Scientists Discover First Physiological Sign Alzheimer’s Discovered

TORONTO: Scientists have identified the first physiological sign to indicate Alzheimer’s disease – a decrease in blood flow in the brain – using a powerful tool to better understand the progression the debilitating disease.

Led by Alan Evans, a professor at the Montreal Neurological Institute (MNI) in Canada, the researchers analysed more than 7,700 brain images from 1,171 people in various stages of Alzheimer’s progression using a variety of techniques including magnetic resonance imaging (MRI) and positron emission tomography (PET).

Blood and cerebrospinal fluid were also analysed, as well as the subjects’ level of cognition.

The researchers found that, contrary to previous understanding, the first physiological sign of Alzheimer’s disease is a decrease in blood flow in the brain.

An increase in amyloid protein was considered to be the first detectable sign of Alzheimer’s.

While amyloid certainly plays a role, this study finds that changes in blood flow are the earliest known warning sign of Alzheimer’s. The study also found that changes in cognition begin earlier in the progression than previously believed.

Late-onset Alzheimer’s disease (LOAD) is an incredibly complex disease but an equally important one to understand. It is not caused by any one neurological mechanism but is a result of several associated mechanisms in the brain.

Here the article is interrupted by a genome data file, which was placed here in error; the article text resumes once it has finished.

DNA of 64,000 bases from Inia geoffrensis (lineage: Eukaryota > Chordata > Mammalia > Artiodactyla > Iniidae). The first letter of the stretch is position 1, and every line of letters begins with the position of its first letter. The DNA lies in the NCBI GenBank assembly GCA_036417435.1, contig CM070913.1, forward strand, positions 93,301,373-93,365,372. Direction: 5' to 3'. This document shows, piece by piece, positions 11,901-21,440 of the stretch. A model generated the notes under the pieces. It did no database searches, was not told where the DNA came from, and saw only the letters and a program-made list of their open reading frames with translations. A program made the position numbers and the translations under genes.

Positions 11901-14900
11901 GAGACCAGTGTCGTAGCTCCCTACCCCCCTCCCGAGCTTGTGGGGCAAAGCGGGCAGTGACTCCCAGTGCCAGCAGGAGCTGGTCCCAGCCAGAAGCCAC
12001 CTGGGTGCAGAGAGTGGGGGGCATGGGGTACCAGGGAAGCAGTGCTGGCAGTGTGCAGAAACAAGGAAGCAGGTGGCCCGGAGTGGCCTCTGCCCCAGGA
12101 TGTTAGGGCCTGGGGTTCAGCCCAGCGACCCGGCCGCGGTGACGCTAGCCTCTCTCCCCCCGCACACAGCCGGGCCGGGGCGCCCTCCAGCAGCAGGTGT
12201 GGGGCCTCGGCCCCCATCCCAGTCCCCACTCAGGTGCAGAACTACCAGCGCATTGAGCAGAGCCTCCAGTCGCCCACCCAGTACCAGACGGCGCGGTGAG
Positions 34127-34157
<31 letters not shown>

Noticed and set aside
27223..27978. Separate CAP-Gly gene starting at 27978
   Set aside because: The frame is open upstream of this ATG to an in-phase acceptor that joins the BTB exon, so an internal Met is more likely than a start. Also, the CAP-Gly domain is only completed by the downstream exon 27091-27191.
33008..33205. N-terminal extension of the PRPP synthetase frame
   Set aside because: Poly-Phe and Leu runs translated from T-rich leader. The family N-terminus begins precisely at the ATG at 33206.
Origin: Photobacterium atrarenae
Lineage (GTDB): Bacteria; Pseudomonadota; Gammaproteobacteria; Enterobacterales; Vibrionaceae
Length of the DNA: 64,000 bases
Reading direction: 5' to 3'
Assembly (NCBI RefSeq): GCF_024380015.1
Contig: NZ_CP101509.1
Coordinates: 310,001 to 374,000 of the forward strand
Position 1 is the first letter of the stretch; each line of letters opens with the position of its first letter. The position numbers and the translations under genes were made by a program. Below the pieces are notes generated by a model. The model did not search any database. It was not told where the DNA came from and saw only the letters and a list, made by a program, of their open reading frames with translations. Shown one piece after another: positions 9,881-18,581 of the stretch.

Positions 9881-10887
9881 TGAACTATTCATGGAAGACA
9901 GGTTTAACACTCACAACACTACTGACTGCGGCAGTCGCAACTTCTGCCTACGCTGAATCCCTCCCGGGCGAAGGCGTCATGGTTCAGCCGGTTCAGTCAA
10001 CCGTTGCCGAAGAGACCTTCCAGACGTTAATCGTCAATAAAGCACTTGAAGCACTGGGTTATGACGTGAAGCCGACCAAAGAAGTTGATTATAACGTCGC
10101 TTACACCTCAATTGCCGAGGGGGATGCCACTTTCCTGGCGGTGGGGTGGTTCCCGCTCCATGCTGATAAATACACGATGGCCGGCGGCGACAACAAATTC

LOAD is the most common cause of human dementia and an understanding of the interactions between its various mechanisms is important to develop treatments.

Previous research on the many mechanisms that make up LOAD has been limited in scope and did not provide a complete picture of this complex disease.

This study factored in the pattern of amyloid concentration, glucose metabolism, cerebral blood flow, functional activity and brain atrophy in 78 regions of the brain, covering all grey matter.

“The lack of an integrative understanding of LOAD pathology, its multifactorial mechanisms, is a crucial obstacle for the development of effective, disease-modifying therapeutic agents,” said Yasser Iturria Medina, a post-doctoral fellow at the MNI.

The trajectory of each biological factor was recorded using data from each patient taken over a 30-year period. This process was then repeated 500 times to improve robustness of estimations and stability of the results.

The study was published in the journal Nature Communications.